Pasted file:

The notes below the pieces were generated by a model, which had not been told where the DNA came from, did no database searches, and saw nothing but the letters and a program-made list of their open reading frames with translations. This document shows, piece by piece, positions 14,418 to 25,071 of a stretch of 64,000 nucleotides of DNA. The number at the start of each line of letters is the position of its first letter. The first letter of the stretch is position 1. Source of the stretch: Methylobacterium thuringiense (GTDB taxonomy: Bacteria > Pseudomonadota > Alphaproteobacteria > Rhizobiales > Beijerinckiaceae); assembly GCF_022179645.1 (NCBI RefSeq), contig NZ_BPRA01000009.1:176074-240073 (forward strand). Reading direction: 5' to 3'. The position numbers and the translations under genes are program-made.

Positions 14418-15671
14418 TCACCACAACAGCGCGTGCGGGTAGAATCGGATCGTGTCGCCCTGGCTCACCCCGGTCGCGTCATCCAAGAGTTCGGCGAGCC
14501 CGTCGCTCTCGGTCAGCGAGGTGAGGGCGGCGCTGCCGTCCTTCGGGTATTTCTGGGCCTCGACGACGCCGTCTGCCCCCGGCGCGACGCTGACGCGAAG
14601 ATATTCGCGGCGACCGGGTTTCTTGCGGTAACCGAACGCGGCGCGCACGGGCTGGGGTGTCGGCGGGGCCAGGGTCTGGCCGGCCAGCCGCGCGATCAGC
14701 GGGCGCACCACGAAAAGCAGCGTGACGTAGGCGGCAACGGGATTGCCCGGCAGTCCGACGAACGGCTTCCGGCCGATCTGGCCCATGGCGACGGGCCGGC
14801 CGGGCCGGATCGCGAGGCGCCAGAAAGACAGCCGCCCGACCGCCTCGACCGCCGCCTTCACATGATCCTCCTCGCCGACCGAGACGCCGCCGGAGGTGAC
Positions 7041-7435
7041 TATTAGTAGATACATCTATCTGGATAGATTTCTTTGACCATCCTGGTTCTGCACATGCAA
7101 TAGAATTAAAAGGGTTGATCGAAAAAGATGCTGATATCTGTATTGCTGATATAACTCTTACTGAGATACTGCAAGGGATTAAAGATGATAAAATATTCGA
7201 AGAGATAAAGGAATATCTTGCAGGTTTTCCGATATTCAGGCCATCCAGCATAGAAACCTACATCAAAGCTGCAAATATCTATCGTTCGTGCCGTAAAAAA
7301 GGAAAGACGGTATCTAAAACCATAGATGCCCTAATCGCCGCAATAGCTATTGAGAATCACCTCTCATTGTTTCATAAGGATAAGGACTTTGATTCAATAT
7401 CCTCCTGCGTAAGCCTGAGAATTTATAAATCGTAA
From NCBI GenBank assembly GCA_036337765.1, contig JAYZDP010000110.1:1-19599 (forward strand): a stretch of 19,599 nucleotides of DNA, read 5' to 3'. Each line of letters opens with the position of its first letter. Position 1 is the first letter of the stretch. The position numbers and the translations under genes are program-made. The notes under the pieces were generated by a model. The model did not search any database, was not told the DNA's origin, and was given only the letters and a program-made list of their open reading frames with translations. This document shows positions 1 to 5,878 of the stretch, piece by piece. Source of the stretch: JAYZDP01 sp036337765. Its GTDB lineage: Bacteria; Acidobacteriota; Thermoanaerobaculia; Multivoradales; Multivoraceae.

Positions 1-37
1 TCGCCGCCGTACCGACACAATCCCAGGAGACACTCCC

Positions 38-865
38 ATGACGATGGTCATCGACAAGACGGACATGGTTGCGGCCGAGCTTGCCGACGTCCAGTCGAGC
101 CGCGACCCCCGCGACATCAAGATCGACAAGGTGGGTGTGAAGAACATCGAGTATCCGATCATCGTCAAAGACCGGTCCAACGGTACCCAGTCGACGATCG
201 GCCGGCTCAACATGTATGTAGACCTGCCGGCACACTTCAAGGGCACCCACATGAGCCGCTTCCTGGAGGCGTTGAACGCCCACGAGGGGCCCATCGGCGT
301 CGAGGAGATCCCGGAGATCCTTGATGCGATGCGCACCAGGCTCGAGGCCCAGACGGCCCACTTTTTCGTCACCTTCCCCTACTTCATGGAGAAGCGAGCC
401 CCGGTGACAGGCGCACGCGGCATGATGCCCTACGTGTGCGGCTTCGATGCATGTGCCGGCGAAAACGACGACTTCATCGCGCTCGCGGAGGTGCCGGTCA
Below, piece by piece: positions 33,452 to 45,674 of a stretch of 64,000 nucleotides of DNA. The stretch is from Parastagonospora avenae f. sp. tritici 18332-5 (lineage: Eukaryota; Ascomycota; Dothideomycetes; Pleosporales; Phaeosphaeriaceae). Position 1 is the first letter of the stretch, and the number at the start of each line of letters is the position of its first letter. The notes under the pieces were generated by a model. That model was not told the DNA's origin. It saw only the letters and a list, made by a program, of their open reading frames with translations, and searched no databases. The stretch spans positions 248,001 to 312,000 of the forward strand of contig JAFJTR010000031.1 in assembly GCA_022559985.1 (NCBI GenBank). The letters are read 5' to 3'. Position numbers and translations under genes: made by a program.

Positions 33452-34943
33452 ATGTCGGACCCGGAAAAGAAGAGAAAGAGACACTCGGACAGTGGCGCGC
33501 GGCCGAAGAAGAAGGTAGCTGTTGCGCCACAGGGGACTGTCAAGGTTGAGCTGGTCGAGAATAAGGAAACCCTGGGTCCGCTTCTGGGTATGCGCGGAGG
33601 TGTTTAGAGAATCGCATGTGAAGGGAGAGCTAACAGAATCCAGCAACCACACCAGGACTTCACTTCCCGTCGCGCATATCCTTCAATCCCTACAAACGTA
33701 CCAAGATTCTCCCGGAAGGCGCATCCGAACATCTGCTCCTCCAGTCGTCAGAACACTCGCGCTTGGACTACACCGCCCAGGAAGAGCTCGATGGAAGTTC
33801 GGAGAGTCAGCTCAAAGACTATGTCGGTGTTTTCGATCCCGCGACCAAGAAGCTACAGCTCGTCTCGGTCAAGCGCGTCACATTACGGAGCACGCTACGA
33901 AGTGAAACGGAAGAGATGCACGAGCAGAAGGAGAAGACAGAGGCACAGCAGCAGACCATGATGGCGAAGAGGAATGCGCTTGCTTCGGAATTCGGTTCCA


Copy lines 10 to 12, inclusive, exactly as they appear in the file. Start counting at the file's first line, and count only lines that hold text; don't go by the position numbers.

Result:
7101 TAGAATTAAAAGGGTTGATCGAAAAAGATGCTGATATCTGTATTGCTGATATAACTCTTACTGAGATACTGCAAGGGATTAAAGATGATAAAATATTCGA
7201 AGAGATAAAGGAATATCTTGCAGGTTTTCCGATATTCAGGCCATCCAGCATAGAAACCTACATCAAAGCTGCAAATATCTATCGTTCGTGCCGTAAAAAA
7301 GGAAAGACGGTATCTAAAACCATAGATGCCCTAATCGCCGCAATAGCTATTGAGAATCACCTCTCATTGTTTCATAAGGATAAGGACTTTGATTCAATAT